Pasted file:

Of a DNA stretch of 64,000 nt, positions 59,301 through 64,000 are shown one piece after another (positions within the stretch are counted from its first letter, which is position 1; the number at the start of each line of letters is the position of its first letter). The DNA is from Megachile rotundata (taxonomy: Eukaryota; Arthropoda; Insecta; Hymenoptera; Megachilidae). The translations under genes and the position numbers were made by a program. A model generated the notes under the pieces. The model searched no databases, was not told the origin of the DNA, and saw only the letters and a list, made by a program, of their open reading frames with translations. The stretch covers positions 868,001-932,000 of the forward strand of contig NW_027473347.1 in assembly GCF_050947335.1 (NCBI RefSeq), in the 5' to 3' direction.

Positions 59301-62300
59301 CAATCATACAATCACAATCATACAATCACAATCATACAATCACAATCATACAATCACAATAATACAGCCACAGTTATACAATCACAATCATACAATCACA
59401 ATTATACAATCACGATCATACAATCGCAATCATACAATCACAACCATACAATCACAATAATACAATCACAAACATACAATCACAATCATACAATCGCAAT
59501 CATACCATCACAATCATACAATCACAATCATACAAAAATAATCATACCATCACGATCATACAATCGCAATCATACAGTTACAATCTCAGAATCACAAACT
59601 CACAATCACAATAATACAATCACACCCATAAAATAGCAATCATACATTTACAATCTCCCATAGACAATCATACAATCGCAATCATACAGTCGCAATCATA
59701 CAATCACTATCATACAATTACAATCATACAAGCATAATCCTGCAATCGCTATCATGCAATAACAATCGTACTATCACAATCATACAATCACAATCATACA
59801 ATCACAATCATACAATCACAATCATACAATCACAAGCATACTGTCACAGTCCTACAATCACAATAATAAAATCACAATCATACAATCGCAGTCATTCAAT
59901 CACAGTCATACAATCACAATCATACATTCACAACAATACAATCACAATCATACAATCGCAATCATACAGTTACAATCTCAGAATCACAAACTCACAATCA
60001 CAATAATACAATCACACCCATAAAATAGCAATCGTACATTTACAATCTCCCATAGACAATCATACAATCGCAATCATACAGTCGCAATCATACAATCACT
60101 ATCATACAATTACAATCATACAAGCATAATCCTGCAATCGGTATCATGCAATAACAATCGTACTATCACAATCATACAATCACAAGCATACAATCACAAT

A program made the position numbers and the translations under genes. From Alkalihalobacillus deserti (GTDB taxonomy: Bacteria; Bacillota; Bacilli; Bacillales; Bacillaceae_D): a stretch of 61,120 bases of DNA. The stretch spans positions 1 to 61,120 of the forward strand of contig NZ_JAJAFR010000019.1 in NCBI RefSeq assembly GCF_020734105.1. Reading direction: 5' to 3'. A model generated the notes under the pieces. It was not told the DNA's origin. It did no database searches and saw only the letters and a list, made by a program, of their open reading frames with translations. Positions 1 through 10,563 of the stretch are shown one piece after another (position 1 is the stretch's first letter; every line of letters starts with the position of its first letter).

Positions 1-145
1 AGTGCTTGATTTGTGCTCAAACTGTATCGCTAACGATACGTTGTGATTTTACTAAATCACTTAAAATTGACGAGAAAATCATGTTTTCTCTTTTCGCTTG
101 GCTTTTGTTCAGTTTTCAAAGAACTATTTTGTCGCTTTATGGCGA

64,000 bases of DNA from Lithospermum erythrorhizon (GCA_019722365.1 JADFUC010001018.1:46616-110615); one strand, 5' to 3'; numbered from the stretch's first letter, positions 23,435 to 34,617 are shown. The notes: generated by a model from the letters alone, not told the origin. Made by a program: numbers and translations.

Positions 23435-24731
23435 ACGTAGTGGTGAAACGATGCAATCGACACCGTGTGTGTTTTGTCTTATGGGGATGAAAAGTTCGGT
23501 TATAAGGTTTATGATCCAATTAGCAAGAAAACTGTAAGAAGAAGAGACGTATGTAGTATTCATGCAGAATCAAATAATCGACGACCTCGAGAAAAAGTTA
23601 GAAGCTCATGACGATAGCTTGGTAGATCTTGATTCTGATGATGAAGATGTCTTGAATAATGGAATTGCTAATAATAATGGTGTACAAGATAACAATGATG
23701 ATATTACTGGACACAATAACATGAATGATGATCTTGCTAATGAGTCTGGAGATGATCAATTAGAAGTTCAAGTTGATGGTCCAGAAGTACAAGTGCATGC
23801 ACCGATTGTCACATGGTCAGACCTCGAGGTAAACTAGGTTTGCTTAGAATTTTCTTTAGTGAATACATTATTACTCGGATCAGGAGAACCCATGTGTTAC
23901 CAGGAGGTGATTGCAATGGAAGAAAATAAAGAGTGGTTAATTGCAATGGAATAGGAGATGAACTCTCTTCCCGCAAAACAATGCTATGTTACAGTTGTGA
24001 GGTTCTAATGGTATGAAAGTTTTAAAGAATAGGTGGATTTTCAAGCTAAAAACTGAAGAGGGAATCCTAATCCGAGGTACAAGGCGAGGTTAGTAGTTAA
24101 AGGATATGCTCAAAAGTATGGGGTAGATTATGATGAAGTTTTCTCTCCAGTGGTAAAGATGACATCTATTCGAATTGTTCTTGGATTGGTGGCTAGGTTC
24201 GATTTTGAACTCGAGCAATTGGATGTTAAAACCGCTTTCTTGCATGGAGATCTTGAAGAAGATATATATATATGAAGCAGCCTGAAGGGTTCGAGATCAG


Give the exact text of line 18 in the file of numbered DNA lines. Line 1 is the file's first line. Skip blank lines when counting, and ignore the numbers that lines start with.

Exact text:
23435 ACGTAGTGGTGAAACGATGCAATCGACACCGTGTGTGTTTTGTCTTATGGGGATGAAAAGTTCGGT